I am Not Camping. Well, technically speaking, the rest of my family are Not Camping too. This needs explaining, I realise...
The Beautiful Girl and I have only ever spent one night apart and that was six years ago, when she was two. My Best Friend was celebrating her upcoming wedding in the traditional way by gathering her closest friends around her in a lovely hotel with a spa to enjoy massages, swims, saunas and facials before cocktails, dinner, wine, more wine, ribald conversation and the sort of humiliating "games" which pass for fun on these occasions. I couldn't not go. I didn't want to not go. And so I went. Beautiful Girl was still nursing every night at this point but the Lovely Husband was adamant - all would be fine. I returned home the next day, with aching breasts to cuddle up with a tired and emotional toddler who had whimpered for Mummy all night long.
Fast forward six years. Beautiful Girl is excited to hear that her cubs troop are going camping and decides she wants to go. Hmm... this is the girl that won't even stop at Nanny's house, or with her beloved cousins overnight without Mummy and Daddy. I didn't want to stop her if she thought she was ready, nor did I want her to miss out on what would undoubtedly be a lot of fun. But camping? Where it gets very dark, very cold, where you can hear all sorts of strange sounds around you? On her own? (She is the only girl in her troop and wouldn't be allowed to sleep with the boys.) I did what any mother would do. I made her Daddy go too. OK, so she wouldn't be with me for two nights, but I thought she'd be fine with the Lovely Husband.
Friday evening, I kiss them both goodbye and try to deny the enormous lump in my throat. I keep it together until the car turns the corner and then the tears start to flow. I come back into the quiet house and look around me. I haven't spent a night alone in nine years (I even shared a room with Best Friend on her hen night) and now I am faced with the prospect of two. I vascillate between giddy joy at the freedom stretching before me and despair at the thought of not seeing the loves of my life until Sunday. I can't stop thinking about The Fall and jump at the slightest noise. I decide to do what I always do in situations of crisis - run a bath and fetch my book. By ten thirty I am in bed and jump when the phone rings. I'm surprised to hear Beautiful Girl's voice on the other end - surely she should be in her sleeping bag by now? There is a quaver in her voice which quickly turns into a sob as she talks to me. I try and reassure her - she will be fine, Daddy is there - while trying hard to hide the wobble in my own voice. We hang up. Half an hour later and I am almost ready for sleep when the phone rings again. Her voice: "Mummy, we're coming home...". By midnight she is in my arms and I am calming her into sleep.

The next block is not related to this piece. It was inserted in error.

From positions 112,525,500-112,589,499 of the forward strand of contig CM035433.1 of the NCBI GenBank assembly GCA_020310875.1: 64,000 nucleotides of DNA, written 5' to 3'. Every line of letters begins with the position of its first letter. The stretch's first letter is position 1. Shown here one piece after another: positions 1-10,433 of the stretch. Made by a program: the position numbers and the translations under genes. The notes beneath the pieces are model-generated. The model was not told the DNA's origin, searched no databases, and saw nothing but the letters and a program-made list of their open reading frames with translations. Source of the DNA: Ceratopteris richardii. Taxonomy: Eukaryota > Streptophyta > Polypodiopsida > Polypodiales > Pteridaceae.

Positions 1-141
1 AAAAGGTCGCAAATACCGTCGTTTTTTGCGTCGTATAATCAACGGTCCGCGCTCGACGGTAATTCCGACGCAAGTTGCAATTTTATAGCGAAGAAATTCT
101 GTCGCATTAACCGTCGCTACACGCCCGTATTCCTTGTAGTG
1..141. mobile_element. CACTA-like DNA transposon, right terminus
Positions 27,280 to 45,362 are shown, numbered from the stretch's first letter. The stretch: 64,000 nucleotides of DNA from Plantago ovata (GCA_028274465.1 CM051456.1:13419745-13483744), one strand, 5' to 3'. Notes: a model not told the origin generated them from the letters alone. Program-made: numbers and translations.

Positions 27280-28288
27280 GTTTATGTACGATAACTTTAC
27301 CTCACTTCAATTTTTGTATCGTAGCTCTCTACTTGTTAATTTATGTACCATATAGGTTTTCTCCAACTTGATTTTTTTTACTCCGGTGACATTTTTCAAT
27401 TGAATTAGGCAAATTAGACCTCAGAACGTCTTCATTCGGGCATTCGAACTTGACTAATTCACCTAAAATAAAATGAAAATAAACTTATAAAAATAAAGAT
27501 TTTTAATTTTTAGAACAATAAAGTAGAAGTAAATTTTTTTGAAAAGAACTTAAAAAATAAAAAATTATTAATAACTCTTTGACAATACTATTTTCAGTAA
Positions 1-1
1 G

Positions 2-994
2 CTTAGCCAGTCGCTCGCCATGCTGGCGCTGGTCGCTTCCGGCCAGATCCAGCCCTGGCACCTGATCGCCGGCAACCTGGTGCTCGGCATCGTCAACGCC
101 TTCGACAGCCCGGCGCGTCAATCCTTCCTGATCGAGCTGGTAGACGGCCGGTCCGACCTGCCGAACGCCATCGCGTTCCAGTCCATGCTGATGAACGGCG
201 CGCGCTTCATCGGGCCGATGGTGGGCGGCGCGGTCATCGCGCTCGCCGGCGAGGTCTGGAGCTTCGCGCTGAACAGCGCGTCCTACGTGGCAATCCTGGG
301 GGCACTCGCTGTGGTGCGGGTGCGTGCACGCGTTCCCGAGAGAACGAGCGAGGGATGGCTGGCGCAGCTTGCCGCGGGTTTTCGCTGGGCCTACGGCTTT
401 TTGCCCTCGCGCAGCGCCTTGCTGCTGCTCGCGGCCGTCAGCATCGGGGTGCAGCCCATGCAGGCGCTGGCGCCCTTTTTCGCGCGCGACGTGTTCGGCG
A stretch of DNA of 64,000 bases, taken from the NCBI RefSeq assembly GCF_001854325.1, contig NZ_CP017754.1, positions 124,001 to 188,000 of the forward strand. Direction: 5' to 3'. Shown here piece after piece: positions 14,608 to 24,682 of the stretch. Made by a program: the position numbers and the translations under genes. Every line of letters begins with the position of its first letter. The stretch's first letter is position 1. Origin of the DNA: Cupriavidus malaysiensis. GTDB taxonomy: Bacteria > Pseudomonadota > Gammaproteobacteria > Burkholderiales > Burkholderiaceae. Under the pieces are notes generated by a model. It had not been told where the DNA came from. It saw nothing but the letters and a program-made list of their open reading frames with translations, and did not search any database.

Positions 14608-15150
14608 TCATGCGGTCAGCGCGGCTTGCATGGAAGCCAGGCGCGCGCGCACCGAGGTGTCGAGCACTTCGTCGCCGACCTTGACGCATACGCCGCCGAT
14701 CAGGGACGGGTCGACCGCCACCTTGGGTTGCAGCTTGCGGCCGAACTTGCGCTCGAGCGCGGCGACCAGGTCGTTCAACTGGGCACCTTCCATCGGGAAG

Saturday morning they leave by eight and don't return home until ten thirty at night. The Lovely Husband proclaims camp as being chaotic, poorly organised and full of children running absolutely wild. Beautiful Girl pronounces camp is AWESOME and her day as being THE BEST DAY, EVER. This morning they left at seven thirty, the Lovely Husband driving the twenty-odd miles there and back again without complaint each time. He is patient and encouraging, even when faced with a sobbing eight year old at eleven o'clock at night. What a father. What a man. He hasn't even mentioned the fact that he has had to forgo his traditional Father's Day lie-in and bacon sandwich. I am making him a special dinner tonight, full of his favourite dishes - pulled pork rolls, with crispy crackling, homemade lemony coleslaw and corn-on-the-cob baked with lots of butter, black pepper and dried chilli flakes. And for afters, a key lime pie. I'll even use the fancy coffee maker instead of the cafetiere, despite the fact that it is a faff to clean. He deserves it, my wonderful, wonderful Lovely Husband.